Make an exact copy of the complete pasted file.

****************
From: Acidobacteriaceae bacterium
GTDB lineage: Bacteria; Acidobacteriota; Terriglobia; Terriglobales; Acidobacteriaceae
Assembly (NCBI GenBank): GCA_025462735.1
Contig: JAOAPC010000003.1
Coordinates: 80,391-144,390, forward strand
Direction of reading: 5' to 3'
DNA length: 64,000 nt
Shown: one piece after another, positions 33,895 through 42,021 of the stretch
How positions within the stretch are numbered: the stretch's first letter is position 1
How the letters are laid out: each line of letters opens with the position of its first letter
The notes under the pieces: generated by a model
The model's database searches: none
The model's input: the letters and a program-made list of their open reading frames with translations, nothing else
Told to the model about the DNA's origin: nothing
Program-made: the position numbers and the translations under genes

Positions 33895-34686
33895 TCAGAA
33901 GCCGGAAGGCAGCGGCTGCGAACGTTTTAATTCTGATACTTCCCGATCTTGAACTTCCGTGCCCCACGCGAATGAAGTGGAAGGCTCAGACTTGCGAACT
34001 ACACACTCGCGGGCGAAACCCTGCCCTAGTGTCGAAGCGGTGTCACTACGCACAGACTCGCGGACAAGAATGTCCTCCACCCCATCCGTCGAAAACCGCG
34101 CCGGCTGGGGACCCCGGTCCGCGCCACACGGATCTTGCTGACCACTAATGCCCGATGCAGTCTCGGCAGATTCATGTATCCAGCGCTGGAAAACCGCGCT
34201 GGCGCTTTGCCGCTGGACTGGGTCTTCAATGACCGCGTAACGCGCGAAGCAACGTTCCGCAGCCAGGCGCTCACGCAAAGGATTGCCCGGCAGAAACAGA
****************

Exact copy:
From: Acidobacteriaceae bacterium
GTDB lineage: Bacteria; Acidobacteriota; Terriglobia; Terriglobales; Acidobacteriaceae
Assembly (NCBI GenBank): GCA_025462735.1
Contig: JAOAPC010000003.1
Coordinates: 80,391-144,390, forward strand
Direction of reading: 5' to 3'
DNA length: 64,000 nt
Shown: one piece after another, positions 33,895 through 42,021 of the stretch
How positions within the stretch are numbered: the stretch's first letter is position 1
How the letters are laid out: each line of letters opens with the position of its first letter
The notes under the pieces: generated by a model
The model's database searches: none
The model's input: the letters and a program-made list of their open reading frames with translations, nothing else
Told to the model about the DNA's origin: nothing
Program-made: the position numbers and the translations under genes

Positions 33895-34686
33895 TCAGAA
33901 GCCGGAAGGCAGCGGCTGCGAACGTTTTAATTCTGATACTTCCCGATCTTGAACTTCCGTGCCCCACGCGAATGAAGTGGAAGGCTCAGACTTGCGAACT
34001 ACACACTCGCGGGCGAAACCCTGCCCTAGTGTCGAAGCGGTGTCACTACGCACAGACTCGCGGACAAGAATGTCCTCCACCCCATCCGTCGAAAACCGCG
34101 CCGGCTGGGGACCCCGGTCCGCGCCACACGGATCTTGCTGACCACTAATGCCCGATGCAGTCTCGGCAGATTCATGTATCCAGCGCTGGAAAACCGCGCT
34201 GGCGCTTTGCCGCTGGACTGGGTCTTCAATGACCGCGTAACGCGCGAAGCAACGTTCCGCAGCCAGGCGCTCACGCAAAGGATTGCCCGGCAGAAACAGA